St Aloysius College Adelaide Celebrates their Mercy BeginningsSeptember 30, 2021
COVID upset many plans in 2020. For St Aloysius College, Adelaide, and the Sisters of Mercy in South Australia, it meant the cancellation of the greatly anticipated celebration of the 140 Jubilee of their beginnings in South Australia in 1880.
Although other States have still been unable to do much in the way of gathering to celebrate in 2021, SAC took a gamble on organising a professional development day on 3rd September to focus on their “Mercy” beginnings, and invited all the Sisters to join in and contribute to the day.
It was a wonderful day. It started with a quiz which brought out the competitive spirit and some interesting responses. There was a time for looking back and an opportunity to hear about some of the projects initiated by the Sisters with which the school remains involved. Speakers from Catherine House for Homeless Women, (begun by Sr. Anne Gregory,) and the Adelaide Day Centre for Homeless Persons, (begun by Sr. Janet Mead,) talked about the work that continues to draw on the generosity of staff and students at SAC. Craig, a teacher at SAC, spoke of the school’s past involvement with its ‘sister’ school in Argentina, St Ethnea’s. This school was founded by the Mercy Sisters who returned to Argentina from Mount Gambier in 1890, and with whom the South Australian Sisters of Mercy have had a continuing bond.
After viewing a video that traced the history of the school through the buildings, starting at the present and moving backwards through the years to the beginning, Sr Patricia Feehan gave a brief history of the Sisters of Mercy, focussing on the Adelaide founding superior, Mother Evangelista Fitzpatrick, who, in 1845, joined the fledgling group founded by Catherine McAuley in Dublin in 1831. Evangelista was chosen to lead a small group to Argentina in 1856. She was still the leader when, for their physical safety, they left Argentina and came to South Australia in 1880, and opened the school that became St. Aloysius College.
Sr Judith Redden shared parts of her PhD thesis, which focused on the influence of the Mercy ethos in St Aloysius College. Her thesis looked at the experience of six students, all ‘school card’ holders. (Students from poor families unable to pay full school fees.) She discovered in her search of the available literature, that it was generally accepted that rarely did children from poor backgrounds do well at school, and in fact that they were often considered less intelligent. Through her interviews with the leadership of the school, with the teachers, and finally with the six students, she was able to show that aspects of the Mercy ethos – respect, encouragement, acceptance, support, belief that everyone could succeed, all contributed to amazing outcomes for these randomly chosen former students, with all able to form friendships, have close relationships with teachers, grow in confidence, have the ability to internalise values instilled at the school and to form a desire to contribute to society using their gifts. All succeeded academically, with most going on to university.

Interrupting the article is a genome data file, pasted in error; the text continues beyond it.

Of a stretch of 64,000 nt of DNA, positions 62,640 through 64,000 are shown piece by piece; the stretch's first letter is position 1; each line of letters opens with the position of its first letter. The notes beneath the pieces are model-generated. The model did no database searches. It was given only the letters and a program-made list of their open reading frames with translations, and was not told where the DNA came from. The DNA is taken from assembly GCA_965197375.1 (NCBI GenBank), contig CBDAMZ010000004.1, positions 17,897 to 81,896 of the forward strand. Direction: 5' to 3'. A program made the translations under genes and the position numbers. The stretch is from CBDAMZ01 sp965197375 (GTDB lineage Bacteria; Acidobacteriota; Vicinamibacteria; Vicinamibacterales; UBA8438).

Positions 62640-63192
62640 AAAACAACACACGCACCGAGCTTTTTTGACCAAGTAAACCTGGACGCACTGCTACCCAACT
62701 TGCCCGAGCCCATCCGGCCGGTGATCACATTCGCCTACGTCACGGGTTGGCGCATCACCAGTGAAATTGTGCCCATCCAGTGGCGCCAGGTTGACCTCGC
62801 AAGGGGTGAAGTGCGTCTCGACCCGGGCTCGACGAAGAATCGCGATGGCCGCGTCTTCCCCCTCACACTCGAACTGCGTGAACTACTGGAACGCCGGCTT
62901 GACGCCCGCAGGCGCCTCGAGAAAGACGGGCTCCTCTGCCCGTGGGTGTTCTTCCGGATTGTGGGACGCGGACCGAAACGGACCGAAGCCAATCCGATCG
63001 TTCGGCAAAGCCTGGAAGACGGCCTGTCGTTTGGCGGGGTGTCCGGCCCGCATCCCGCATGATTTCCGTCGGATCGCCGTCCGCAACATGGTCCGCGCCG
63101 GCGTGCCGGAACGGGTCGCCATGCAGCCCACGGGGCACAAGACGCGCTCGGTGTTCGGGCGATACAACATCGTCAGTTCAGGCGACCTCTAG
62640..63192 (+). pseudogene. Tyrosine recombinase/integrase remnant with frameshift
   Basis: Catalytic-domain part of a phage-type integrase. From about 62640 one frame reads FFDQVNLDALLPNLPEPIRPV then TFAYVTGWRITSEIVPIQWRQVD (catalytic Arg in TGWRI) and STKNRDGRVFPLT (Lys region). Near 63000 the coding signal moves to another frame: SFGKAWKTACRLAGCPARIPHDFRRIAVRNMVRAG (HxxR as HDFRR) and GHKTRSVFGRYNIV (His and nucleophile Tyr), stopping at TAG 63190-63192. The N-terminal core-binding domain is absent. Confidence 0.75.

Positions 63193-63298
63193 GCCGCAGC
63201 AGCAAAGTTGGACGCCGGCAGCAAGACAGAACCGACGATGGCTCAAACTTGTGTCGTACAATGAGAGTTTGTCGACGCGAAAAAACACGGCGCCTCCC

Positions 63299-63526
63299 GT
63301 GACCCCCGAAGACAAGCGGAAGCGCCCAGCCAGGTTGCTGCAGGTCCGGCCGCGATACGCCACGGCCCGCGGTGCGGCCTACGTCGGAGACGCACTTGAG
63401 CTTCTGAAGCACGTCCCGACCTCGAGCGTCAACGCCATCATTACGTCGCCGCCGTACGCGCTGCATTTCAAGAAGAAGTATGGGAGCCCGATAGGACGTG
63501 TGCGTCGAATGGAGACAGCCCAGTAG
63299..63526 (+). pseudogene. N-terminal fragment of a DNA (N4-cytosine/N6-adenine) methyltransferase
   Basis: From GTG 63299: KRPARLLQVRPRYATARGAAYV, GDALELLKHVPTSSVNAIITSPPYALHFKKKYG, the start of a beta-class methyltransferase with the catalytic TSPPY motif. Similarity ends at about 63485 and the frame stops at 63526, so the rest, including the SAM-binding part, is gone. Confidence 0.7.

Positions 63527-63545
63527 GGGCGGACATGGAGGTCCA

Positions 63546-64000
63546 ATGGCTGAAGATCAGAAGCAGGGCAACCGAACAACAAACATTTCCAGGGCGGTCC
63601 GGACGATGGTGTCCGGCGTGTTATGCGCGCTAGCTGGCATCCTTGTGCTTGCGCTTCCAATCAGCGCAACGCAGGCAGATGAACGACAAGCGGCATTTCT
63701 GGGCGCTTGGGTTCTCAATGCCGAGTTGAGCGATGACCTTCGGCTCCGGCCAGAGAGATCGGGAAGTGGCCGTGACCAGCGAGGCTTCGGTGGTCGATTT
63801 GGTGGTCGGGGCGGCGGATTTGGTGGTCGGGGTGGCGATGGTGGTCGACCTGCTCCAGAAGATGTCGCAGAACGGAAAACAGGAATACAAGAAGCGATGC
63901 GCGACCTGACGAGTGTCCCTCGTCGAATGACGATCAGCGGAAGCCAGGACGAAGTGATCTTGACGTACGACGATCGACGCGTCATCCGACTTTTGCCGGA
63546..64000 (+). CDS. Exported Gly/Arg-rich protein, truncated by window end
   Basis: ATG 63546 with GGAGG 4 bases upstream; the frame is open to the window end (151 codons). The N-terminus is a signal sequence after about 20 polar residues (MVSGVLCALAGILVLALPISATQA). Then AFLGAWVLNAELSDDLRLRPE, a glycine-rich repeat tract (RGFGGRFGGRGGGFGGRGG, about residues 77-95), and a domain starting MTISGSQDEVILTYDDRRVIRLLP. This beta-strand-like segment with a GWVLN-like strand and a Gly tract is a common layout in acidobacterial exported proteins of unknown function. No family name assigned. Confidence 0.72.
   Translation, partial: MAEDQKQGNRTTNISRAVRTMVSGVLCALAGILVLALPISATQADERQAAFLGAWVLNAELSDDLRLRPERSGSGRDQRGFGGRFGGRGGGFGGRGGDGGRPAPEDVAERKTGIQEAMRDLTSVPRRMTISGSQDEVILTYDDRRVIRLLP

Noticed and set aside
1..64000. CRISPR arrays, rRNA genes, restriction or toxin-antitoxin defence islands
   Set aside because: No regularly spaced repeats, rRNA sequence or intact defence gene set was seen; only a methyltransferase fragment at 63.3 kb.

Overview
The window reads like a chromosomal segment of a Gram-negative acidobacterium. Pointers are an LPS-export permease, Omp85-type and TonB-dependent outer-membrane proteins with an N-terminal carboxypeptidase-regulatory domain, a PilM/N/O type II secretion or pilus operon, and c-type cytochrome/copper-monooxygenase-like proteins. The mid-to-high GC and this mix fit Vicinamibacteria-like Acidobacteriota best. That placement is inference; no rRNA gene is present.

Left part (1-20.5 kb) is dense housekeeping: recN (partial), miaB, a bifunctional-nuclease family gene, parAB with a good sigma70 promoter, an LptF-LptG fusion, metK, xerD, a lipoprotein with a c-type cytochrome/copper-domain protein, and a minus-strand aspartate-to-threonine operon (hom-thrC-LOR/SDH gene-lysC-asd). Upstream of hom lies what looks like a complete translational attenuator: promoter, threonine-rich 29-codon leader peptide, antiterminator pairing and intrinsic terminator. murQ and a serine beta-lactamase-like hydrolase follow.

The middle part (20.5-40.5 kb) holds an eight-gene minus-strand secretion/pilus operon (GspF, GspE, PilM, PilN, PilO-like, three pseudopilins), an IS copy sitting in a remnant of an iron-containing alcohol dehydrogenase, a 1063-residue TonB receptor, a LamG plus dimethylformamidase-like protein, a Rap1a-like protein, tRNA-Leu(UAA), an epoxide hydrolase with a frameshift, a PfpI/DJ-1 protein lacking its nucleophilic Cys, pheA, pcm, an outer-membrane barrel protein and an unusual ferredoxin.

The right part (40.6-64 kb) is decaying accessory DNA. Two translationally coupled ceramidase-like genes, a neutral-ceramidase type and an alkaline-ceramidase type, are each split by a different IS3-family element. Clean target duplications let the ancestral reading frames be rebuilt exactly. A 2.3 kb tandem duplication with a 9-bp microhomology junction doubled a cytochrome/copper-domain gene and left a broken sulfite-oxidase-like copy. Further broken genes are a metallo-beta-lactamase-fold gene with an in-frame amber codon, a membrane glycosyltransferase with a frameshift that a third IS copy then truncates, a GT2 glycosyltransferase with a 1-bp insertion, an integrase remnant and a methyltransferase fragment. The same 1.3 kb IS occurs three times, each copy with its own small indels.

Judith’s message encouraged all the staff present in choosing to teach in a school that not just promotes these Mercy values but assures them that if they ‘get it’ – the mercy ethos – they will succeed in helping their students become part of a force for a better world – especially for the poor.
(For anyone interested in reading the whole thesis, please go to the following link: https://flex.flinders.edu.au/file/b68f1256-ef2f-4ebe-9bd6-9d6b1fb0af11/1/Redden_School_2019.pdf
Sr Mary-Anne Duigan introduced the banners, planned for part of the display for the 140th Celebration, and displayed in the gathering area of our meeting. They document the works the Sisters engaged in over the past 140 years. Eight banners focussed on different aspects – shelter; spirituality; aboriginal ministry; refugees, Landmines and ACRATH; Church; PNG; Pakistan and East Timor; and finally education – which was always the main focus of their work in South Australia. Many of the Sisters were involved in suggesting the content of each banner but the design was the work of the SAC graphic designer, Alexandra Gonzales-Salas, whose wonderful talent created such beautiful work. Neville Stapleton, SAC Archivist, was also a generous contributor in the area of researching information. In the early stages of the preparation of banners, John Rochester (ISMAPNG) was also very supportive and helped with ideas and in searching out suitable illustrations.
What is evident in the eight banners is a pretty impressive story of an amazing contribution of the Sisters of Mercy to the Church and State of South Australia over the last 140 years and continuing. Education was their ‘thing’ up until the 1970s, when they diversified in their ministry and became forerunners in changes to the way they lived their Religious Life and in the ministry they engaged in.
The formal part of the day ended with a beautiful prayer prepared by the staff that brought together all the different themes of the day. The sisters were all presented with a gift prepared by the Junior School. This was followed by a meal where we were able to enjoy catching up with old friends or getting to know new people.
To view the 140th Anniversary banners – Click here
Article written by Mary-Anne Duigan RSM